It brings to mind the opening scene of Season 3, when Rick and the gang are bouncing from house to house trying to find food and a place to rest for the night. They break into a house and explore it room-to-room without a word. The gang settles in to chow down on some dog food, but Rick is upset that they have come to this, and he snatches the can away in disgust. Their moment of rest is interrupted by the arrival of a handful of zombies, so they bail out of the house and keep on truckin'.
State of Decay's food situation is a little less specific than that. In terms of group supplies, food is a somewhat non-specific resource that gets stockpiled. You don't really know exactly what the food is, but you know how many units of it you have stocked up. In terms of food that can be carried and eaten by the characters, the icon looks like Twinkies packages (undoubtedly a wink and a nod to the movie Zombieland, where Tallahassee could find any food except Twinkies) and the item description is "Snack," but when the character eats it, it looks like an apple. And the description on the resource bundles found in homes occasionally describes the food as "stale but probably still edible" or "pickled in brine." Perhaps it's for the best that the food is not described in great detail - after all the delicious soups, beans and SPAM have been consumed, all that will be left is canned turnip and pork brains in milk gravy. And Alpo, I guess.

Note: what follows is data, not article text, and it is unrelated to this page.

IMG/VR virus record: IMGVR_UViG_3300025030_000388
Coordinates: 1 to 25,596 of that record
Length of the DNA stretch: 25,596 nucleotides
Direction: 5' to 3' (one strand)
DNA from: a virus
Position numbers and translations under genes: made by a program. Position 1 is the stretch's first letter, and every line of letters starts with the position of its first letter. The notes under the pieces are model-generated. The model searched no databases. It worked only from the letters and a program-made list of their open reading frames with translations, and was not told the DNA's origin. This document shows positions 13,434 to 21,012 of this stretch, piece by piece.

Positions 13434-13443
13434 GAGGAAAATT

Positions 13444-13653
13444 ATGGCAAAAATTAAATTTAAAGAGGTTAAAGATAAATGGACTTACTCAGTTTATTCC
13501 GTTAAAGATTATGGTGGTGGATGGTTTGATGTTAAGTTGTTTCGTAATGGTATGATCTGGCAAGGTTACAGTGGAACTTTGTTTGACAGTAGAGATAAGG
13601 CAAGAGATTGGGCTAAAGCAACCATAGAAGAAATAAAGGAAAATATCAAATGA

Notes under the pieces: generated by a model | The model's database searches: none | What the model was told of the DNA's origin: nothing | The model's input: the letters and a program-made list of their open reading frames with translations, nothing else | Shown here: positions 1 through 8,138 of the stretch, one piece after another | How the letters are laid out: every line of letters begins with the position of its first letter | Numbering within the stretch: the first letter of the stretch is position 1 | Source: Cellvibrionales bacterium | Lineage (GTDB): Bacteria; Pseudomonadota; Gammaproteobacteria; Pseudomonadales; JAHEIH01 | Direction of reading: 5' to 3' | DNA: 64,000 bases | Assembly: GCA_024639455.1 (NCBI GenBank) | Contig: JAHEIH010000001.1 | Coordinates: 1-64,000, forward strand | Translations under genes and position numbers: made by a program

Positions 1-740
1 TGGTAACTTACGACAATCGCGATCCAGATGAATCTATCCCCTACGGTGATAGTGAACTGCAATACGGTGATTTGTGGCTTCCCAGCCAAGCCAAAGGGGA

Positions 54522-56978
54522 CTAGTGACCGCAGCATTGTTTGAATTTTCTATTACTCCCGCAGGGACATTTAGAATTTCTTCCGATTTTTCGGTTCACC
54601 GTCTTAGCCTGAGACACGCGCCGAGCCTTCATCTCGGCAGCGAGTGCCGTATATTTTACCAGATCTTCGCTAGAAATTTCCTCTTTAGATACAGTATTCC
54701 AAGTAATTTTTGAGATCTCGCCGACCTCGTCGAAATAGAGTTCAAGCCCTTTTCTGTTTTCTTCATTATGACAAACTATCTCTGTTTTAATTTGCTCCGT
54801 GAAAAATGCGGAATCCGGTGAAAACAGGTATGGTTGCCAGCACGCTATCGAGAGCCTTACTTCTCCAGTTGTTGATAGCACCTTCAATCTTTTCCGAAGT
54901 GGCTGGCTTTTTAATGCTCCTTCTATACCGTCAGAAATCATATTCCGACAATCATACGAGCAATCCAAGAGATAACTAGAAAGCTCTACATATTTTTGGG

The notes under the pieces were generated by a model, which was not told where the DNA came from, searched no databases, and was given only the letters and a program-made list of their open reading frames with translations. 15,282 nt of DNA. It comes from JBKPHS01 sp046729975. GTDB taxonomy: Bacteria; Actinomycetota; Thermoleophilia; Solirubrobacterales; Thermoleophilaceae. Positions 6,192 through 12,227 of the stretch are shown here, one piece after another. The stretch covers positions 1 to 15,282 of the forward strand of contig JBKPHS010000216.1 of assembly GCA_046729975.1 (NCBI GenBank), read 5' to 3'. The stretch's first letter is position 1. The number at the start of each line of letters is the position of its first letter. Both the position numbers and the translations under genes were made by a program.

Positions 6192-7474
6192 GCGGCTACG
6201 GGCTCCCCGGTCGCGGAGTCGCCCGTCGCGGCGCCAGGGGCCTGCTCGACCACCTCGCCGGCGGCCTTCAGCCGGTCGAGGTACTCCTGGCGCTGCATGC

Another common theme is the usefulness of crude melee weapons rather than guns. Guns are generally quicker and can be more efficient in the hands of someone properly trained to use them, but they have a number of fairly significant disadvantages. They require ammunition, which can be difficult to obtain, might not work if it's old and can be very easy to waste. Some of them employ complex mechanisms and must be subjected to routine maintenance. A pipe wrench never misfires. A machete never runs out of bullets. A crowbar never jams, no matter how caked it gets with zombie blood and bits of skull and brain and matted hair.
But, even more importantly, guns are frickin' loud. Rick and the gang figured this out fairly early on - if you shoot one zombie, that zombie is dead, but the gunshot is going to attract a crowd because zeds and walkers are drawn to loud noises. Bats and pipes and golf clubs are silent - they take significantly more effort to use effectively. But with a melee weapon, you can get away with only killing a couple of zombies rather than starting a deadly standoff against a slavering herd because you thought it would be quicker to just shoot one zombie in the head.
If you really just can't wait a few more weeks for the second half of The Walking Dead's fourth season, State of Decay might give you a half-decent zombie survival fix. It won't tell you how Rick deals with the most recent spate of heart-wrenching losses, but if it helps, you can scream out "HERSHELLLL!" at the top of your lungs the next time you ram your pickup truck through the middle of a horde.
Some terrible things are going to happen to your characters, but rarely will it ever be as heartbreaking as this.
How do you think State of Decay compares to The Walking Dead? Or to the
Walking Dead games? Or to other zombie-themed games in general? Let us
know in our comments!